Then, remarkably, Jesus answers their question in a parable.

Mark 12:1-12

Isaiah 5:1-7; Matthew 21:33-46; Mark 12:1-12; Luke 20:9-19

The Chief Priest, the other priests, teachers, Pharisees and all the rest of them, knew exactly what Jesus was saying in the Parable of the Tenants; He was telling them the history of their people in a nutshell. Just as in Isaiah 5, the vineyard is Israel, they themselves are the tenants who beat and killed all of the servants God sent to them, yes, for those servants were the very prophets these guys talked about all the time. Now, God (the owner) has sent His Son to them, and they will kill Him too… and they will pay quite a price for their evil deeds.

Jesus finishes the parable off with a quote from Psalm 118 for good measure; they knew instantly who the “cornerstone” was… the stone the builders rejected. Jesus wasn’t going to play their games, but He was most assuredly speaking their language, and they were not pleased. It’s interesting don’t you think, that nobody stopped to consider the likelihood that Jesus was telling them the truth and offering them a way out of their jam.

At this point, they retreated. Jesus has fought off the first attack, but there were more coming, after all, it wasn’t even lunch time yet!

Jesus Under Attack, the Second Wave

 Matthew 22:15-22; Mark 12:13-17; Luke 20:20-26

The second wave began later that same Tuesday. Jesus had already repulsed the attack of the Chief Priest, and this time, the Pharisees and their Herodian allies come at Him. As you recall, these two groups have been plotting to kill Jesus for some time now, and they have come to snare Him in a political trap.

“Teacher, we know that you are a man of integrity. You aren’t swayed by others, because you pay no attention to who they are; but you teach the way of God in accordance with the truth. Is it right to pay the imperial tax to Caesar or not? Should we pay or shouldn’t we?”

Mark 12:14b-15a

The phrasing of this question is amateurish to say the least. First of all, they butter Him up a bit too much with the complimentary preamble to the actual question by saying that He is a teacher of the truth who cannot be swayed by anybody; He always sticks to the truth. Then they ask if it is lawful to pay the tax to Caesar; this is the real question. This is a terribly unpopular tax among the Jews because it isn’t honest. It is also unpopular because it isn’t a tax imposed under Jewish law, but by a foreign occupying power. If Jesus wants to remain popular with the crowds, He must say “no.” However, if He does that, they will report Him to the Romans, and He will be taken away in chains and not heard from again. At this point, they make a tactical blunder when they ask the redundant question, “Should we pay or shouldn’t we?” Here’s a debating tip for you, any time you are asked a question followed by a redundancy that pins you down to a yes or no answer, a trap has been set; beware.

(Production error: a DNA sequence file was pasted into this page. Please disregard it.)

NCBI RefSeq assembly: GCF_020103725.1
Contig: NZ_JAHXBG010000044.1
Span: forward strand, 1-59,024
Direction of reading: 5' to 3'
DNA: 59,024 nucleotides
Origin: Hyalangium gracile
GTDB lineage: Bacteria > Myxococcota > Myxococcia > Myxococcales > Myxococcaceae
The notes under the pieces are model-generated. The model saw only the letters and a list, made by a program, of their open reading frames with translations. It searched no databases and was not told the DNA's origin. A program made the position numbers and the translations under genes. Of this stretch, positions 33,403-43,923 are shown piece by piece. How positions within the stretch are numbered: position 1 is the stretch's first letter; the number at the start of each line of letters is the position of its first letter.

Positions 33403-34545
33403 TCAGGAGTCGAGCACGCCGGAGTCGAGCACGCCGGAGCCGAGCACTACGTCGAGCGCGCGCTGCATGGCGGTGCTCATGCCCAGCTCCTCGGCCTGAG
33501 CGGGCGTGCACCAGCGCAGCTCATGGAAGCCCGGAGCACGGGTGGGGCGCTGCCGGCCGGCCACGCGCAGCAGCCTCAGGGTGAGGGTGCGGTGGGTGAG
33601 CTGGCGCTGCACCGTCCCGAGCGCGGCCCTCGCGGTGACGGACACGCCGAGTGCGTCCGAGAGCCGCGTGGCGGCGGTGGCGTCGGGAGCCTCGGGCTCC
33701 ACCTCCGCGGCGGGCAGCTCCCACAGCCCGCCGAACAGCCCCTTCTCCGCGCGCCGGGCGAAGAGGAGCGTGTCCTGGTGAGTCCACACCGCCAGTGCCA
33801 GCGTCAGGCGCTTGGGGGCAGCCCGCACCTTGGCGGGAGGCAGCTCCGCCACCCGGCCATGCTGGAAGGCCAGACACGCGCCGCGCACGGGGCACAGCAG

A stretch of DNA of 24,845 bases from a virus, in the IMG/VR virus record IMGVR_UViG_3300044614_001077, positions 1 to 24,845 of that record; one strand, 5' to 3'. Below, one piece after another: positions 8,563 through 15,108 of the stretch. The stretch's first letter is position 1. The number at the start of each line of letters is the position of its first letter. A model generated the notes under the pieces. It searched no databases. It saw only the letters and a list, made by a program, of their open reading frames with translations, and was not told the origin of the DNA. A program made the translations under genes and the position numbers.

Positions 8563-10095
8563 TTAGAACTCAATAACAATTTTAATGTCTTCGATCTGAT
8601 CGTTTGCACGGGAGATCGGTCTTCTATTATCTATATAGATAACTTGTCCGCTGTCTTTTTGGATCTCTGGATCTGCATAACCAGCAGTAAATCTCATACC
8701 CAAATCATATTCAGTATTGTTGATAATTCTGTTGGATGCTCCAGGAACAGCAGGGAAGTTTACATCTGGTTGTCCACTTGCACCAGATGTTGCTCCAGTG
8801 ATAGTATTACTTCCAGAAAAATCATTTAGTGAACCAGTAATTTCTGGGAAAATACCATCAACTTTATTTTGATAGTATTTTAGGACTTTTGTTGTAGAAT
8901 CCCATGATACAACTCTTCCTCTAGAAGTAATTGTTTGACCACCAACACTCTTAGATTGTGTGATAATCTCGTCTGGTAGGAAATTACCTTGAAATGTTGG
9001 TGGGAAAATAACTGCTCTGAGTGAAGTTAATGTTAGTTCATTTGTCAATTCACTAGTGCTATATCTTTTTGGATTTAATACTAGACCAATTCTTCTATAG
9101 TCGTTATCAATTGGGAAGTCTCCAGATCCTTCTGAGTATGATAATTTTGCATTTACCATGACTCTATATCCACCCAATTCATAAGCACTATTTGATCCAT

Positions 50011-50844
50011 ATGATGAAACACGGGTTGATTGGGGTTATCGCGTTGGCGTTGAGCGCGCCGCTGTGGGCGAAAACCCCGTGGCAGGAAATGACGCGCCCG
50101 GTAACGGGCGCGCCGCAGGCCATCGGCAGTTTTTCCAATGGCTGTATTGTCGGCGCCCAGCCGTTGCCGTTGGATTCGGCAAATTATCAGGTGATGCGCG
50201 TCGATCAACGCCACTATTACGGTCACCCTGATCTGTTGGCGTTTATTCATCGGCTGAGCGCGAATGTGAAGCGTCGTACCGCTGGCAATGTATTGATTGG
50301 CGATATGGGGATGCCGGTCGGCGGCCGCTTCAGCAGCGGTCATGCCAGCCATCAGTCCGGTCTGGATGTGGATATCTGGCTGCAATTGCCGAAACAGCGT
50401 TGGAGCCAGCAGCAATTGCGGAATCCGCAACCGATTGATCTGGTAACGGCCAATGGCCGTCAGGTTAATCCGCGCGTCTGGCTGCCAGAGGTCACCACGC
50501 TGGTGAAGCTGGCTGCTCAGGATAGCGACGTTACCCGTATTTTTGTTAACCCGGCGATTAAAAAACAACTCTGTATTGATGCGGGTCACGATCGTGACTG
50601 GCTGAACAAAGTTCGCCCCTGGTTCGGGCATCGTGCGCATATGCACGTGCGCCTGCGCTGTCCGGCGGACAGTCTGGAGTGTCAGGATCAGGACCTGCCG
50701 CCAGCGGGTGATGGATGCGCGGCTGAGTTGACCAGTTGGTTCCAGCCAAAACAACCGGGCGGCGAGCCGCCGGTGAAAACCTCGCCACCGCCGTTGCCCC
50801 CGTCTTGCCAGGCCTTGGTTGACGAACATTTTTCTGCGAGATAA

Jesus of course, is several steps ahead of them, and asks to see a Roman coin, asks them who is pictured there and whose inscription is on the coin and has now turned the tables on His attackers.

“Why are you trying to trap me?” he asked. “Bring me a denarius and let me look at it.” They brought the coin, and he asked them, “Whose image is this? And whose inscription?”

“Caesar’s,” they replied.

Then Jesus said to them, “Give back to Caesar what is Caesar’s and to God what is God’s.”

And they were amazed at him.

Mark 12:15c-17

Taking nothing away from Jesus’ quick thinking, these Pharisees and Herodians should stick to plotting and leave the confrontations to competent professionals, for even though they had set a trap, it is about the poorest excuse for a trap ever recorded, rising to the level of a child. Jesus was out of their snare with a simple request and had them checkmated in a one-liner.

He also taught something very important in the process… this was Jesus after all… and that is that our priority must be on the things of God and not on the things of this earth.

Jesus isn’t telling the people they should be thrilled to pay, nor is He making an endorsement of the Roman state; He is telling us to focus on God and the things of heaven.

At any rate, everyone was amazed at His answer, for once again Jesus’ perspectives were so entirely in opposition to their own perspectives that they hadn’t even considered that He might say what He did, for even then, following Jesus was entirely counter-intuitive, just as it is today.

Jesus Under Attack: The Third Wave

On that busy Tuesday, Jesus came under assault first by the chief Priest, then by the Pharisees, and now the third wave of attacks, this time from the Sadducees and then the teachers of the law. First, the Sadducees:

Matthew 22:23-33; Mark 12:18-27; Luke 20:27-39

The Sadducees don’t believe in a resurrection, so their trap is designed to get Jesus to either side with them, or wander into some kind of legal mistake, and frankly they ask a better question than the Pharisees did earlier. The flaw in their logic is this: If a man has several wives during his lifetime, and then rises from the grave at the last day and has multiple wives in heaven, that is one thing, but for a woman to have had multiple husbands, as can happen without any impropriety, as they demonstrate, the thought of a woman with multiple husbands is just too shocking… so it must prove that there is no resurrection.

As a note, the Pharisees were the ones who believed in a resurrection, and their rivals were the Sadducees. Actually, the Pharisees were about the only ones in authority who believed in a general resurrection in the Jewish community at the time; it isn’t one of the promises of the Law. Could it be that the Sadducees secretly hoped to use Jesus’ popularity against the Pharisees?

In verses 24-25, Jesus disarms their presupposition about marriage in heaven… their straw man, really… and then in the remaining verses, blows their no resurrection views out of the water by simply observing that the God of Abraham, Isaac and Jacob is a God of the living and not a God of the dead; sorry boys.